PFASs, which have waterproofing and grease-proofing qualities, are found in hundreds of consumer products, including stain- and water-resistant furniture, outdoor gear, cosmetics, dental floss, and disposable food packaging. Major sources of exposure include drinking water, carpets, tainted seafood, microwave popcorn, and takeout food served in grease-resistant containers.
According to a September 23, 2020 New York Times article that catalogued recent research on PFASs, scientists think that the chemicals may harm mothers and babies by interfering with gene regulators and hormones, which control metabolism and immunity. Research has found that women exposed to PFASs during pregnancy have higher rates of gestational diabetes and pre-eclampsia, and their babies may have low birthweights and face increased risk of childhood obesity and infections.
Philippe Grandjean, adjunct professor of environmental health at Harvard T.H. Chan School of Public Health, told the New York Times that evidence shows that PFASs can pass through the placenta. That means that newborns can get a dose of PFASs both in the womb and also when they nurse, since the chemicals concentrate in breast milk. He noted that companies aren’t required to determine whether a chemical crosses the placenta or passes through mother’s milk. “What’s so frustrating is that we’ve been chasing a train that already left the station,” he said. “We are decades too late.”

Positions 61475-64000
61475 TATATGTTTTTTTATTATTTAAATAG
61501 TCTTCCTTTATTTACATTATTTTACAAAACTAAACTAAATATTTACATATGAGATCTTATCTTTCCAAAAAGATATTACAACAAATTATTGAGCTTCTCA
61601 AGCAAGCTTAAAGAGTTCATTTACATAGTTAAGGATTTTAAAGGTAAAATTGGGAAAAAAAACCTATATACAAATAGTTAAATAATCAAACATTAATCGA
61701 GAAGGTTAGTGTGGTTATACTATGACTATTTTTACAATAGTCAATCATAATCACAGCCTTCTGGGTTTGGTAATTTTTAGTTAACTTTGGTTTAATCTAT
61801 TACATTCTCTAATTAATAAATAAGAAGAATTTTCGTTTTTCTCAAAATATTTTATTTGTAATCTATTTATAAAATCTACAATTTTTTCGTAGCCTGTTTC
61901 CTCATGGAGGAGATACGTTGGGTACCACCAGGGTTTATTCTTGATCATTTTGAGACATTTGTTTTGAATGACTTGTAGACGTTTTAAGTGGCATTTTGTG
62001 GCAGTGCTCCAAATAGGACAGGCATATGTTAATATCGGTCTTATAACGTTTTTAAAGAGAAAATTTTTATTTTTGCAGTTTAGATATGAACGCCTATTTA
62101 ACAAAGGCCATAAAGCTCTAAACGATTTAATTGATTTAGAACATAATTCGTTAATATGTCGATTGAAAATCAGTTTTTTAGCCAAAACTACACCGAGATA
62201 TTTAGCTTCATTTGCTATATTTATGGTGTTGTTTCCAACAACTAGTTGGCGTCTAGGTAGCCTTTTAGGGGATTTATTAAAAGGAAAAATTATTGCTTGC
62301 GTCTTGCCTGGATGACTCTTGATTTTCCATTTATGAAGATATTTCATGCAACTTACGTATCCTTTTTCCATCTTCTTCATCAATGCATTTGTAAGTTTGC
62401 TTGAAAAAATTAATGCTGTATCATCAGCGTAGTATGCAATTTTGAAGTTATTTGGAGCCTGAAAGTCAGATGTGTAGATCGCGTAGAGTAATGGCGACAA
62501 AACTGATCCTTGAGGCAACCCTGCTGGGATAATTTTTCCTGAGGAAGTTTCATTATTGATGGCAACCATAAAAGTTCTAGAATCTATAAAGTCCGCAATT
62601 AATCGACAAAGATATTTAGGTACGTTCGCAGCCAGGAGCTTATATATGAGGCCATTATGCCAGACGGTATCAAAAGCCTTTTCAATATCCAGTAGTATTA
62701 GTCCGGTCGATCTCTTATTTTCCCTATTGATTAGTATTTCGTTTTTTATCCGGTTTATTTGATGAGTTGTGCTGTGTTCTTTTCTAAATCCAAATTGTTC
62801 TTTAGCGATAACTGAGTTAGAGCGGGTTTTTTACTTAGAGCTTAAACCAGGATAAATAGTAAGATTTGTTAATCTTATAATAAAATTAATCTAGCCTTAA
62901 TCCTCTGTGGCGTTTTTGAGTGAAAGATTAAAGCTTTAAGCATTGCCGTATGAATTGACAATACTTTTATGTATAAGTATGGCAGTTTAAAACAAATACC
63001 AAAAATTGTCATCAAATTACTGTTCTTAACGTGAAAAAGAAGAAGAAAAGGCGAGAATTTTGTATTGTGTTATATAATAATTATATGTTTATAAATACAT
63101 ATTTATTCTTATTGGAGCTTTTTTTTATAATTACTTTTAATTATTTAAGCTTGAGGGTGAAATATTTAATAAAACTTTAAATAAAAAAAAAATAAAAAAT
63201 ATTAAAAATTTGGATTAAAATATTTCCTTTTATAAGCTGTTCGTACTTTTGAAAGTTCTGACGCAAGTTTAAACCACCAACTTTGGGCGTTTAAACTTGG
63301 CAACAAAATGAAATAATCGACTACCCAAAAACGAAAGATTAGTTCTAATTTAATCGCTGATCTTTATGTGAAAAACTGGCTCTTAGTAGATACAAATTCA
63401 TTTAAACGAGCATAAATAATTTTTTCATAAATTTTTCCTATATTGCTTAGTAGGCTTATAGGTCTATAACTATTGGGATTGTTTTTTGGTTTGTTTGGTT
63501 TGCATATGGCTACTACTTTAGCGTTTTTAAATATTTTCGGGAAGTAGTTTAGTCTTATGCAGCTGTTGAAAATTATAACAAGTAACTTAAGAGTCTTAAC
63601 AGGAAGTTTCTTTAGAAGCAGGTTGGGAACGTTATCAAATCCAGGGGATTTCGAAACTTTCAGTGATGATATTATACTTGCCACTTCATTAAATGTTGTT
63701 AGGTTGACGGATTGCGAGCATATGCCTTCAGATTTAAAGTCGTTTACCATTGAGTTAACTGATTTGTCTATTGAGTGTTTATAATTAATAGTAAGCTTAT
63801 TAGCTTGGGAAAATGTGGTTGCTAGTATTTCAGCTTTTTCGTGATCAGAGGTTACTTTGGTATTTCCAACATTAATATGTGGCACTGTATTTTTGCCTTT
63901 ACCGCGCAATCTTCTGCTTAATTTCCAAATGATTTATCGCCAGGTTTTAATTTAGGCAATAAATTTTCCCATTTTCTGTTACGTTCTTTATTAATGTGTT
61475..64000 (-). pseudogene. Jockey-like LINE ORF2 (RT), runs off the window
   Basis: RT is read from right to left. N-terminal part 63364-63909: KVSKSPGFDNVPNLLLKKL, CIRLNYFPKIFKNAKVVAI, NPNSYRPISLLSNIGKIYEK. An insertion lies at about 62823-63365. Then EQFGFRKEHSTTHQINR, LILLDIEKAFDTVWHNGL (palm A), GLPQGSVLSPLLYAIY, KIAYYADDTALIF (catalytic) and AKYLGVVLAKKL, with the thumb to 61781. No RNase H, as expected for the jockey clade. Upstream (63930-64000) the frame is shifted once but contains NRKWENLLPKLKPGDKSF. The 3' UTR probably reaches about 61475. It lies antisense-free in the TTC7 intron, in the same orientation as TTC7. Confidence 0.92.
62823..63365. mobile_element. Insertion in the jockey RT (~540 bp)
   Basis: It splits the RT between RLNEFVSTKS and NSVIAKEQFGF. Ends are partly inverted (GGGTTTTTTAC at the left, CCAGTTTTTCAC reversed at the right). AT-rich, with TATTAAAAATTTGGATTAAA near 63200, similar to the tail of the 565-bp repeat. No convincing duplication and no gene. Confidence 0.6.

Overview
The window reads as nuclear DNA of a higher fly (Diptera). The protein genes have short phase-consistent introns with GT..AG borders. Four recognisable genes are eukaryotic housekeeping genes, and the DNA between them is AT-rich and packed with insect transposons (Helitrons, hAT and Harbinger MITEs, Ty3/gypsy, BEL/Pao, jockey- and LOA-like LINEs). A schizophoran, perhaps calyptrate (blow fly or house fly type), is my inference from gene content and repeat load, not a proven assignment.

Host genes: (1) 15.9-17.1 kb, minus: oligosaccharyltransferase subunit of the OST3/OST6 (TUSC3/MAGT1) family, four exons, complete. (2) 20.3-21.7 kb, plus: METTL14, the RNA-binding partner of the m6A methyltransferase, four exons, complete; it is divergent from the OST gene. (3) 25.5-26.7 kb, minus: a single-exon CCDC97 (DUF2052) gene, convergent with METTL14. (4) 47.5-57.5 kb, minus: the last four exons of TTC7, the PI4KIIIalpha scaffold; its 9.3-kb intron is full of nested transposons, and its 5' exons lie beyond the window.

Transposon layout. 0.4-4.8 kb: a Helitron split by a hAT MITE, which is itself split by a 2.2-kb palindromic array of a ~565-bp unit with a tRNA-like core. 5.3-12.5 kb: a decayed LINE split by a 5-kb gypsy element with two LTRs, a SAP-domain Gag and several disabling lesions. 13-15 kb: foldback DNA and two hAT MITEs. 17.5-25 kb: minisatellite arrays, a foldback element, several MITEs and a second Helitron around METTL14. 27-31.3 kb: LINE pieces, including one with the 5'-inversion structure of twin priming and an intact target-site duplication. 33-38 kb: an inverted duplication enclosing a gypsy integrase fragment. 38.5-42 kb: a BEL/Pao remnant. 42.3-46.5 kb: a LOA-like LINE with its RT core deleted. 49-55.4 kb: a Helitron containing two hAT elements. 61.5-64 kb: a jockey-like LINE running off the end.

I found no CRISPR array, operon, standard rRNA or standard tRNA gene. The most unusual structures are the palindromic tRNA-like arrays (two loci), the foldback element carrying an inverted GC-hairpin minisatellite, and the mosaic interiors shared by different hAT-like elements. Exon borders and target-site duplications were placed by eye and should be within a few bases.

Read the New York Times article: These Everyday Toxins May Be Hurting Pregnant Women and Their Babies
The dangers of ‘secret’ chemicals (Harvard Chan School news)